The instrument cluster dash dimmer switch routinely fails and since all dashboard lighting is controlled by this once they fail completely you have no lights on the dash, heater controls, window switches, what have you. But they can be easily fixed.
The first step would be to pull the instrument cluster and remove the rheostat. That's covered here
Once you have the rheostat out, remove the metal cover by prying the two retaining tabs just enough so the metal cover comes off. The thing will fall to bits now. You'll have in your hands the ceramic base, a small rotating brass plate, and two small springs that push the brass plate down onto the coiled wire that serves as the variable resistor. The parts don't explode everywhere but you still don't want to lose any so do it over a towel or something.
The two problems most commonly found with these are a) carbon build-up on the brass plates and b) failure of the coiled wire. The coiled wire is connected at one end to a brass connector that provides electrical continuity and at the other end it is held in place presumably by some sort of adhesive so the entire coil sits in its channel in the ceramic base. Sometimes the coiled wire can be broken - you're on your own there. I doubt you can make a decent solder joint but you might be able to carefully surround the broken ends with solder to provide continuity and apply some JB Weld to provide mechanic strength. Maybe. My wire was not broken, just unattached at the non-electrical end so a small amount of JB Weld there affixed it properly.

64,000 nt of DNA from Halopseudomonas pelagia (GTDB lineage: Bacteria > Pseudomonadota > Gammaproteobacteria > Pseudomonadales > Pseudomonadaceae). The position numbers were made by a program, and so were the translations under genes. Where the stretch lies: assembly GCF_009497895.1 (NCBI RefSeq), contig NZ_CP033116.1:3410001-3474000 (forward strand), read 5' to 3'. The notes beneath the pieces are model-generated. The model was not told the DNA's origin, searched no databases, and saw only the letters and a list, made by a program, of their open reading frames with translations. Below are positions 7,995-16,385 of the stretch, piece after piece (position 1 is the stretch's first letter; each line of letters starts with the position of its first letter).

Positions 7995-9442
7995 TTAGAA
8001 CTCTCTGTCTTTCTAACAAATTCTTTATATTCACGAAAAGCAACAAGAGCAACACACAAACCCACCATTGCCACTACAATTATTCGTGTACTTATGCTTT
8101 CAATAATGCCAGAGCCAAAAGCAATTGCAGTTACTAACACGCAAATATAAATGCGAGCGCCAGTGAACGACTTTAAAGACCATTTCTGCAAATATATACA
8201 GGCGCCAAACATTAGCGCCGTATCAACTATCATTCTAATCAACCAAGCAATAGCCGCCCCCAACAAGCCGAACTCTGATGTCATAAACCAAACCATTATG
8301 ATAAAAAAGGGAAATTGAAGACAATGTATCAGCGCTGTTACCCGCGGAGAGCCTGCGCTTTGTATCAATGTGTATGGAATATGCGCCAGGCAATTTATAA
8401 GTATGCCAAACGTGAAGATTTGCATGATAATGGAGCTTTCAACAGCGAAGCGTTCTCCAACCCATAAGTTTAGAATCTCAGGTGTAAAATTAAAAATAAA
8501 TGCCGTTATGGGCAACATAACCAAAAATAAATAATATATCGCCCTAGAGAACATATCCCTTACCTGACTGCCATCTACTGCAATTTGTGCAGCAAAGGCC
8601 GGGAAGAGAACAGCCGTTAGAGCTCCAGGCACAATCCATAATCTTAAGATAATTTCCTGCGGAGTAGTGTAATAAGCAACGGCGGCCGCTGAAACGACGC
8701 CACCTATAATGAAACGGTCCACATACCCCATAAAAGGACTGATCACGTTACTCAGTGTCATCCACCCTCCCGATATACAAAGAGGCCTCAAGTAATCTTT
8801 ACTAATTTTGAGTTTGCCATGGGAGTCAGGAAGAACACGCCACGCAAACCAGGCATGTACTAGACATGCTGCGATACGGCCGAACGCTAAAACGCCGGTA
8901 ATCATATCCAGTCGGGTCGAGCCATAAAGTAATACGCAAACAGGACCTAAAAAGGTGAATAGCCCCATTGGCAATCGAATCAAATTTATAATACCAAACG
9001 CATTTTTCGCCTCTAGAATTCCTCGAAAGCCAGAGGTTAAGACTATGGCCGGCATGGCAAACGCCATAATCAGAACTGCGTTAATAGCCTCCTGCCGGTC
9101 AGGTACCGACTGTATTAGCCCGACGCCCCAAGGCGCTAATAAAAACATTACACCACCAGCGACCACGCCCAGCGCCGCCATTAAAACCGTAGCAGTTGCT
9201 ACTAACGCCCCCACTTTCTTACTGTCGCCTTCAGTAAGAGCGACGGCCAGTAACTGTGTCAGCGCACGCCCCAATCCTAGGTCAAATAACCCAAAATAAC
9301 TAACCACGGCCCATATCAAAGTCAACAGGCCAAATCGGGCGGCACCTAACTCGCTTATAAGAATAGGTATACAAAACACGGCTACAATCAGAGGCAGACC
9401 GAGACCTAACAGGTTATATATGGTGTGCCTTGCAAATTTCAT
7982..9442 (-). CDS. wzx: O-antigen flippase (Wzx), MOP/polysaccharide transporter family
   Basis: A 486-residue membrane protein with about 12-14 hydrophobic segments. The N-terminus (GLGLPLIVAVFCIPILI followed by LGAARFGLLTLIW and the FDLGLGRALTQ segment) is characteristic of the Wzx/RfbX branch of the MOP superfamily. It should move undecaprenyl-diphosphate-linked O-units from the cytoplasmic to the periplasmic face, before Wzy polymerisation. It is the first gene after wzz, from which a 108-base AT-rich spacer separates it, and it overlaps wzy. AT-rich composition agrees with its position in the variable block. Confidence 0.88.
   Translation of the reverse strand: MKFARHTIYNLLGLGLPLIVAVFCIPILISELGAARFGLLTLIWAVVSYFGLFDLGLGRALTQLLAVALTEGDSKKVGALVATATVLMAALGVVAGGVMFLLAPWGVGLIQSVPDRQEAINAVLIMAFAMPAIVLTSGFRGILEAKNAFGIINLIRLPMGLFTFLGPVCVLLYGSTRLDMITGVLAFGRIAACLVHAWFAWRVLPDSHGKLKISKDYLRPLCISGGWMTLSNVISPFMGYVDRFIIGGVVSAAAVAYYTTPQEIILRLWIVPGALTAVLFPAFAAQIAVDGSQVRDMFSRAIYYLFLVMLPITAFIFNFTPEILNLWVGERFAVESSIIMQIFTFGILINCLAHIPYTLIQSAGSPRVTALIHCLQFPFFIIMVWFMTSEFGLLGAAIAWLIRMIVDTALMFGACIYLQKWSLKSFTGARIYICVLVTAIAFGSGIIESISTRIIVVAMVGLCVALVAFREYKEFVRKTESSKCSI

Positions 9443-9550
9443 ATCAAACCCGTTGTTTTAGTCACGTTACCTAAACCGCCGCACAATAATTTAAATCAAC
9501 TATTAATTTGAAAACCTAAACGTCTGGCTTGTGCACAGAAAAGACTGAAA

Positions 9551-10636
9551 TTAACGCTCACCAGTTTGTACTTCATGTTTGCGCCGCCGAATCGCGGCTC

But I'm getting ahead of myself here, you need to address the carbon build up on the brass plates first. I usually use an ink eraser for this sort of thing but it had near-zero effect here so I dumped all the bits into some "silver dip" jewelry cleaner (sulphuric acid and urea) and let it soak for 30 minutes. When rinsed and dried nearly all the carbon was gone and a quick once over with an ink eraser made all the brass parts shiny as new.
Reassembly is pretty straightforward although there is one trick. When you put the springs back in place and put the rotating brass part on them you need to hold it down with a small knife blade when you re-attach the other half. Once you've got it on just put the metal cover back on and fold the tabs in and you're done.
Here's a shot of the repaired rheostat, good as new.